Click to enlarge the photo and look for the 5-8 foot gator swimming in the canal.

Lilly pad covered expanse of water.

I didn’t arrive early enough in the day to see mammals which are more likely to emerge at night, but the refuge is reported to be home for bobcats, mink, otter, raccoons, rice rats, and marsh rabbits.  Habitat such as this artificially maintained marsh would be ideal for some now extinct aquatic species of Pleistocene mammals–giant beavers (Casteroides ohioensis), 2 different species of capybaras (Neochoreus and Hydrochoreus), and mastodons (Mammut americanum).  Fossil specimens from these species have been recovered locally, suggesting that open marsh environments did exist in the region long before men could have felled the cypress swamps.  Dramatic climate fluctuations must have been the primary force creating marshy habitat where cypress swamps later dominated.  I propose that alternating wet and dry climate cycles caused a varying combination of drought, fire, windstorms, and flood, resulting in these pre-historic marshes.  These are not unlike the factors influencing the make-up of the current day Okefenokee Swamp where marshland is interspersed with cypress swamps.

The Laurel Hill Drive Exit.  A park maintenance worker had just mowed here, stirring up insects, and attacting cattle egrets which were one of the most visibly common birds in the refuge.  An extinct species of stork was likely the Pleistocene ecological counterpart to the cattle egret.

Map of the South Carolina part of the Savannah Wildlife Refuge.  Laurel Hill Drive is off 170, not 17 as erroneously reported on other online sites.  Make sure you approach the refuge from Savannah to see the view from on top of the Herman Talmadge memorial bridge.  The refuge from this vantage point looks like an African savannah.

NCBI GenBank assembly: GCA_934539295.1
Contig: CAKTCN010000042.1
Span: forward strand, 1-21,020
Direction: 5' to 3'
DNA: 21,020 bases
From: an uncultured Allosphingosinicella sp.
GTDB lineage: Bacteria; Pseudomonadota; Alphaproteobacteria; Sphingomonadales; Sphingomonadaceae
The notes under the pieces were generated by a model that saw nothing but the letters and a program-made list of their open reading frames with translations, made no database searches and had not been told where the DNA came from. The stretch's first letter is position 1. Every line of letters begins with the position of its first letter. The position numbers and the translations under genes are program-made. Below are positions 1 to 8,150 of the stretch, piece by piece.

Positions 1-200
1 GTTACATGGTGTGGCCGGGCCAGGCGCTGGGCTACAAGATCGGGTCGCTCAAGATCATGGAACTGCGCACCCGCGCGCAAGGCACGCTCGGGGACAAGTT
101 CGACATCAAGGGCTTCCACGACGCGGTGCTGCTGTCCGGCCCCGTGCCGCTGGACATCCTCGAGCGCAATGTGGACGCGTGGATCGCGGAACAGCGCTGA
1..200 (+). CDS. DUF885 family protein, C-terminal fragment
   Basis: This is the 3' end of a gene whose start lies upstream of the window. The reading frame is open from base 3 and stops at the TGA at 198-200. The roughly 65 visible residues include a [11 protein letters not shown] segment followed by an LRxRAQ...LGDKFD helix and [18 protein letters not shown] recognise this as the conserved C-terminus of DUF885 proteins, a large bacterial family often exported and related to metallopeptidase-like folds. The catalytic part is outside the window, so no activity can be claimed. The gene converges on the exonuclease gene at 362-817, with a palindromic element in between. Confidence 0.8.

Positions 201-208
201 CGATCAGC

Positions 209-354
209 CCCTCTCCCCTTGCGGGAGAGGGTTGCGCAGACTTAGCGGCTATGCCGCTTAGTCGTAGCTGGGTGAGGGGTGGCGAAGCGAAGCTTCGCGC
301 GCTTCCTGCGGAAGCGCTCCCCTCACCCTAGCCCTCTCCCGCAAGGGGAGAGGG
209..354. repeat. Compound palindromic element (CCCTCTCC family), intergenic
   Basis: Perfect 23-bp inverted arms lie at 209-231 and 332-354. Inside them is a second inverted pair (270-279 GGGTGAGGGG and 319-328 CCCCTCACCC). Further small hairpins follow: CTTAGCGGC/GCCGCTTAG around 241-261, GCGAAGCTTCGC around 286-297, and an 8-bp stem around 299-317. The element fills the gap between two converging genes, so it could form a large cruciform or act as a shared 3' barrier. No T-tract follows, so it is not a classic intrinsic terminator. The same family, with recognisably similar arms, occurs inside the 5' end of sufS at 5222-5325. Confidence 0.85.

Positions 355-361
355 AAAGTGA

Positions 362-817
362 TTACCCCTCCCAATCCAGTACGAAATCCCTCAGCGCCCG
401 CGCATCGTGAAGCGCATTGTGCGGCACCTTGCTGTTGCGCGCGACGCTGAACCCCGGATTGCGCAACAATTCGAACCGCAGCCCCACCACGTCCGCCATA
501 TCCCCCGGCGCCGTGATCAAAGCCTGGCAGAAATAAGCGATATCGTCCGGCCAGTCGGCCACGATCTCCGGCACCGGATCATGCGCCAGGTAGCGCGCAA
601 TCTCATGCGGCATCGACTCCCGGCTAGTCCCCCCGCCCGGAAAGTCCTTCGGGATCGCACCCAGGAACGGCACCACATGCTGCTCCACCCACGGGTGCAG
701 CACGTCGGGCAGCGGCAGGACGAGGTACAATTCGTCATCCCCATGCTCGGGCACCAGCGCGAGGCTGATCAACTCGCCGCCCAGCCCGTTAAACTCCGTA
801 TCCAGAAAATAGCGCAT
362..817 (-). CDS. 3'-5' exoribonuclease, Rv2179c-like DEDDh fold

Tybee Island Avifauna

We stayed at the Howard Johnson Hotel on Tybee Island the night before out trip through the SWR.  It gave me a little time to survey the avifauna on this narrow barrier island east of Savannah, Georgia.   Along the beach laughing gulls, herring gulls, and boat-tailed grackles abound.  Mourning doves and dusky seaside sparrows forage in the dunes immediately behind the beach.  This was the first time I’d ever seen the latter species.  The literature states that dusky seaside sparrows (Ammospiza maritima) occupy a narrow niche, living  in salt marshes and beach dunes.  Unlike most species of sparrows which feed mainly on grass seeds, dusky seaside sparrows eat snails, fiddler crabs, and other animal matter.  However, I saw them feeding on sea oat grains.  I surveyed 2 other sea birds–brown pelicans and a least tern (I think).  On the inland part of the island I saw city pigeons, starlings, and a cardinal.

AJ’s Dockside Restaurant 

We ate supper at AJ’s Dockside Restaurant.  It offers a great view of a small dock and a large salt marsh.  Dolphins and schools of mullet are probably often seen in the inlet behind the back patio where we ate, but I didn’t see any.  My fried flounder po’ boy was delicious.  My daughter ordered grilled pork chops.  The chops were good, but I must say they were served with the worst hushpuppies I ever ate in my life.  They were dense and doughy.  Hushpuppies should be light and airy.  AJ’s needs to change the recipe they use for hushpuppies.  Stick to the po’boys.  They’re good and won’t bankrupt you.

View from AJ’s Dockside Restaurant.

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2 Responses to “The Savannah Wildlife Refuge”

  1. James Robert Smith Says:

    What were the bugs like? I assume they weren’t bad because you didn’t mention them. One reason I tend to steer clear of the low county in summer is that the biting insects are so bad.

    From what I’ve read it wasn’t that the owners of the rice plantations couldn’t figure out how to grow and harvest the rice, but that they couldn’t pay anyone enough to engage in the difficult work. Only with slaves–who were forced to do it for free–could it be done profitably. But paying someone? No takers for the kind of pay that would have left a profit.

    I wonder if the marsh would trend back toward cypress again? Or if the series of dikes and such would make that difficult?

    That’s a place that I need to visit. Missed it when I actually lived in that area.

  2. markgelbart Says:

    We went about noon and the hot sun must’ve driven the mosquitoes away from the open area. The only place where the mosquitoes bothered us was on the island that hosted a maritime forest. This is location of the Cistern Trail which is very short.

    I did get bitten by a fire ant while standing on one of the dikes.

    The best time to go is winter. That’s when ducks migrate there. There are supposed to be bald eagles here too.